Conveners: Francesco Visini, Bruno Pace, Laura Peruzza, Oona Scotti and Graeme Weatheril

Late-Breaking session at vEGU2021

Please, consider to submit your contributions to the brand-new session:

The Dec. 2020 earthquake sequence in Petrinja, Croatia, and its seismotectonic and geodynamic environments 

https://meetingorganizer.copernicus.org/EGU21/session/41372

The conveners ask the interested presenters to contact them ASAP with  potential title and author list. Abstracts to be sent before the Feb 28th. The EGU organizing committee will then register them on the EGU website.

A first week of field survey after the Petrinja earthquake (Croatia) confirms surface rupturing

On December 29, 2020, an earthquake of magnitude Mw 6.4 shook the region of Petrinja in northern Croatia, 45 km south of Zagreb.

Considering the high magnitude of the earthquake and the potential occurrence of coseismic deformations over large areas, we contacted our Croatian colleagues from the Geological Institute of Croatia (HGI) to participate in the field investigations and establish the first bases for scientific collaboration. After several on-line meetings, the « EU team » planned a first series of field surveys, despite the sanitary crisis and the cold winter, in order to collect the data before their erosion.

The first week of geological surveys, focused on the surface fracture, has just ended. A second will begin and will develop the recognition of the liquefaction features, numerous in this particularly humid zone of the Kupa river catchment, a tributary of the Sava River. French (Lucilla Benedetti, Adrien Moulin, Maxime Henriquet, Stéphane Baize), Italian (Paolo Boncio, Bruno Pace, Francesco Iezzi, Alessio Testa) and Slovenian (Petra Jamšek Rupnik, Matevž Novak, Rok Brajkovič, Jure Atanackov, Bogomir Celarc, Ana Novak) geologists therefore joined the Croatian colleagues in the field (Branko Kordić, Matija Vukovski, Marko Budić, Marko Špelić, Nikola Belić), to complete the mapping of the rupture already largely advanced by the Croatian colleagues alone. This dataset will enrich the existing database of surface ruptures (SURE ; Baize et al., 2019).

The mapping program was regularly coordinated between the various partners who split into several groups every day. This collective work made it possible to confirm the existence of a rupture of moderate dimension for such an earthquake, with a rupture length of several km and maximum offsets of 15-20 cm, to discuss in the field and to think about future joint actions to improve knowledge of the seismogenic potential of the Pokupsko / Petrinja fault and associated structures, which are still largely unknown and which threaten this populated region of the territory. STAY TUNED!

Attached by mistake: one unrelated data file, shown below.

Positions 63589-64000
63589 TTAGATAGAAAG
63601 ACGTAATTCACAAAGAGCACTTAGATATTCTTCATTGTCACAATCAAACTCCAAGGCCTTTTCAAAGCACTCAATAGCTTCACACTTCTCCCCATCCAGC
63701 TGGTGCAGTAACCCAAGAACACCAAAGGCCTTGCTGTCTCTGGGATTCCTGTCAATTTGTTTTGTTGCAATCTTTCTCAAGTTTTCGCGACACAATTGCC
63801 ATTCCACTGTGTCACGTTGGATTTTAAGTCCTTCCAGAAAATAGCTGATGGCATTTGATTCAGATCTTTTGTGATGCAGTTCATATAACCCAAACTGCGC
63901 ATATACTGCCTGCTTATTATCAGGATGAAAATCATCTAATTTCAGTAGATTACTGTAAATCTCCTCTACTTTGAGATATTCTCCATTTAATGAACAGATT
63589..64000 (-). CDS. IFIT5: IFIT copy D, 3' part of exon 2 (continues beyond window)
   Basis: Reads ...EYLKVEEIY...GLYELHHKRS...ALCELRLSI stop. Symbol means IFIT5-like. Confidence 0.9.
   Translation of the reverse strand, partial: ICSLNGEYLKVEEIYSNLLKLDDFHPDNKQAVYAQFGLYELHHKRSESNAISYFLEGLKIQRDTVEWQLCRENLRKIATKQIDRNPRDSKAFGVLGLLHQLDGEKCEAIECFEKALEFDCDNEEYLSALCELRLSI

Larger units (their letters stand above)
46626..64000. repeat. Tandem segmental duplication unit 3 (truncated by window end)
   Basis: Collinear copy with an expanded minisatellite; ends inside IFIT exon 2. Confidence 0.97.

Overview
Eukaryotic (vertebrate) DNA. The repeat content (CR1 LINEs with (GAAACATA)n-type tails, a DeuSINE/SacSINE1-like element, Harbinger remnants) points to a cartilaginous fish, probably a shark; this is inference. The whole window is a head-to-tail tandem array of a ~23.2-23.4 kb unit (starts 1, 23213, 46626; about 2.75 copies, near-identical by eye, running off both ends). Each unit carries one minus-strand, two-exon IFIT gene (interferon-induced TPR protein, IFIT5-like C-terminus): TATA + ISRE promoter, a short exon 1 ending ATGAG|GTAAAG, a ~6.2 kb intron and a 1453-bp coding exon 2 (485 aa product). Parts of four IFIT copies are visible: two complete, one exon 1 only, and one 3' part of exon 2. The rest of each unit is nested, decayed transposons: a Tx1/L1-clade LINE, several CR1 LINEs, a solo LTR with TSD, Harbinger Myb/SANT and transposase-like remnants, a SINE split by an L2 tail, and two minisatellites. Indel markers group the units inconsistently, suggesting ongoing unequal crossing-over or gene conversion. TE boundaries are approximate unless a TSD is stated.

Fault2SHA Learning Series: first lecture

Cosmogenic nuclides as a tool to constrain rates of deformation

Lucilla Benedetti, CEREGE-CNRS, Aix en Provence, France

11th January 2021 15:00 Central European Time

The use of cosmogenic nuclides has revolutionized the quantification of fault motion by filling a critical gap between short-term geodetically recorded slip-rates and geological-long term- slip rates. In this lecture I will present 1-the important aspects to be understood when dealing with cosmogenic nuclides from sampling strategy to getting exposure ages, 2-several applications such as the use of depth profiles to date the emplacement of morphological surfaces, fault scarp dating to unravel past seismic events, relief building and denudation rates, and a novel application on triangular facet to assess normal fault slip-rates.

Click here for Zoom Link for session

Drop, cover and hold

It is probably the most commonly used safety instruction during an earthquake. After this difficult year, we propose you an alternative view: DROP on your favourite sofa, COVER your legs with a warm blanket, and HOLD, till the Rt Covid-19 is well below 0.8, in your country.

Thanks to the participants to the 5th Workshop, the Fault2SHA community is growing, and the program of activities for the new year is growing as well. Stay tuned, stay safe…

Accelerogram at Ambiesta Dam, during the 1976 May 6 Friuli earthquake (courtesy A. Saraò)

“All Hands on deck” Workshop

Last day of the 5th Fault2SHA Workshop, last chance in 2020 to join Fault2SHA members and supporters at a Fault2SHA event.

Wednesday 2nd December 14:30 – 16:30 (CET): Open Discussion – What next for Fault2SHA: New laboratories and research themes

The two hours of discussion will address the following topics, which emerged during the previous two days of the Workshop:

  1. Paleoseismology: how to handle data and identify interpretations
  2. Faults with no slip-rate data: how to handle them
  3. New Fault2SHA Labs: proposals

Your participation is encouraged – ask questions and join the discussion.

For registered users only (link in the event).